There was considerable anticipation and speculation in the Falkland Islands on Tuesday as residents and visitors alike waited to hear Argentine president Cristina Kirchner’s much-publicized evening announcement.
Whilst many visitors, including a number of visiting Argentine journalists, were probably wondering if the announcement would herald a cessation of the LAN weekly air service to the Islands leaving them stranded in the Falklands, Islanders expressed little surprise at what they were sure would be the announcement of yet another measure designed to strengthen an economic blockade on the Islands.
In the event people were taken by surprise. Given the build-up throughout the day and news that the content of the speech was a secret even for some of Kirchner’s own ministers, Islanders were anticipating something considerably more substantial.
Whilst no-one in the Islands has heard of the Rattenbach report it was not news to most people that the Argentine invasion of 1982 had been master-minded by the Argentine Junta of the day and not by the Argentine people as a whole - although few would be convinced that the overwhelming enthusiasm in Argentina following the invasion waned over the course of conflict as a result of an abhorrence for their Junta’s militaristic actions and not as a result of the increasing likelihood of defeat.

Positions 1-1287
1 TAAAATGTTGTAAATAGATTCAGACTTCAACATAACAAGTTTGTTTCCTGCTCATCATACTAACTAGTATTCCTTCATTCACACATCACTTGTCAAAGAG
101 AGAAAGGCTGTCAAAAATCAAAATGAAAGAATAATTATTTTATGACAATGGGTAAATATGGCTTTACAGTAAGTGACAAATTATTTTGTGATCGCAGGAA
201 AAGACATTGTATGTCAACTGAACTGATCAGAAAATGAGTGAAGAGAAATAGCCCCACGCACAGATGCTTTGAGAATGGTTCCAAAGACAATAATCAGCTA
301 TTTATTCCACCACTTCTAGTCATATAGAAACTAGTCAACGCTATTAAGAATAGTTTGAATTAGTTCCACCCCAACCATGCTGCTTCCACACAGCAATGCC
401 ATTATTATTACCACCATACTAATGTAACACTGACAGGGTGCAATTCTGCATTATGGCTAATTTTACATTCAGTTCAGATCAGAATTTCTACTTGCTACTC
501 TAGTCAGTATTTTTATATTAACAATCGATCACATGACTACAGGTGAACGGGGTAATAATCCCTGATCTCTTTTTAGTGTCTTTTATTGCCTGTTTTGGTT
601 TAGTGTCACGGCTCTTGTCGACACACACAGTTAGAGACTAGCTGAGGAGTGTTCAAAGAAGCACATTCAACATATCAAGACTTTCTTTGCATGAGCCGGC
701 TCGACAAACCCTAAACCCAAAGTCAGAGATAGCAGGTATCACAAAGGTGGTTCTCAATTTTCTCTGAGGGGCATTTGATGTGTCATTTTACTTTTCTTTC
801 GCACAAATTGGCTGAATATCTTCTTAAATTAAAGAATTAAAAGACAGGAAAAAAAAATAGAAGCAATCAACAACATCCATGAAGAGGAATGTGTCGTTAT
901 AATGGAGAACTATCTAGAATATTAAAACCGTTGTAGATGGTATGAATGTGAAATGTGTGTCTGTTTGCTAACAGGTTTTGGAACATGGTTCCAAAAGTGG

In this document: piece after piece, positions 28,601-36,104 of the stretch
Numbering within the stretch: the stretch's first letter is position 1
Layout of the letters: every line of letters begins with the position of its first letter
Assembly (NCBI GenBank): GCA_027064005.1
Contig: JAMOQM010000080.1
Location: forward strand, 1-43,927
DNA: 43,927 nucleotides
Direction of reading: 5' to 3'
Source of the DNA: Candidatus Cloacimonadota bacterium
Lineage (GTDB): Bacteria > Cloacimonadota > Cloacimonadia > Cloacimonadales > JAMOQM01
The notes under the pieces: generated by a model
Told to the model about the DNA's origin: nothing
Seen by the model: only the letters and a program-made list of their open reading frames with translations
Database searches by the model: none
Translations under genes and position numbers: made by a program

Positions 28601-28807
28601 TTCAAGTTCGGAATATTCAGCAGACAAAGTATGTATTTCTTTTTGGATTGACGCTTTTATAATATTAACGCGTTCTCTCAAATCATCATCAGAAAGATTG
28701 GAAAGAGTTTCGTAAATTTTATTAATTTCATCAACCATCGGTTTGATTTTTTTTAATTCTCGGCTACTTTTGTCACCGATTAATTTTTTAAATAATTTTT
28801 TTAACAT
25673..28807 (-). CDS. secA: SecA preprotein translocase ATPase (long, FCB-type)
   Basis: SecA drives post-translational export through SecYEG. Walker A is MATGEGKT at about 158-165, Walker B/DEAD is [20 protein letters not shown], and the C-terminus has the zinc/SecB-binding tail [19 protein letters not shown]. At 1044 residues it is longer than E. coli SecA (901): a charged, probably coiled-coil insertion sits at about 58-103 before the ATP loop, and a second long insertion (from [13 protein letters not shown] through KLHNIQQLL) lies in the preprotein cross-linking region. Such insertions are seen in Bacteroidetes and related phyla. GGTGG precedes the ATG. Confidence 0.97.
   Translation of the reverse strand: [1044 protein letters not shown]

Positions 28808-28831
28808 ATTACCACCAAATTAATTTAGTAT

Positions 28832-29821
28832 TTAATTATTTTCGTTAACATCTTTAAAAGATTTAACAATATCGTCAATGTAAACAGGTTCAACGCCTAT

From an Islander’s perspective, this latest attempt by the Cristina Fernandez administration to prove that Islanders have no reason to fear a repetition of 1982 - thus making British military presence in the South Atlantic “an act of aggression” - holds little water in the face of continuing threats and harassment from Argentina.
There are very few who really fear or expect another invasion, but in Falkland Islander’s eyes Argentina’s increasingly hard-line approach in recent years gives them little reason to believe that they could exist peacefully and freely without a military deterrent in place.
Mike Summers, elected member of Falklands’ Legislative Assembly, commented that the accusation of a military build-up in the South Atlantic “was extraordinary” given that the military foot-print in the Falklands has diminished considerably in recent years: the loss of the Chinook, the reduction of the Resident Infantry Company, the reduction of the frigate from full-time to part-time, he pointed out, could not be substituted by the deployment of one search-and-rescue pilot (Prince William).
Argentina are very welcome, he said, to take the “militarization” issue to the UN Security Council and General Assembly but they should be aware that as guardians of the principle of right to self-determination, this issue would also be raised in the context of any discussion regarding the Falkland Islands.
He commented that if Cristina Fernandez would sincerely like to “give peace a chance”, a phrase she has used recently to urge David Cameron to the negotiation table, she should consider removing the punitive measures she has put in place in an attempt to force Islanders to bend to the will of her government.
MLA Summers commented, however, that he welcomed the news of investment in much over-due mental health facilities for Malvinas war veterans. “It is very important to do it” he said.
By Janet Roberston – SeAledPR - Stanley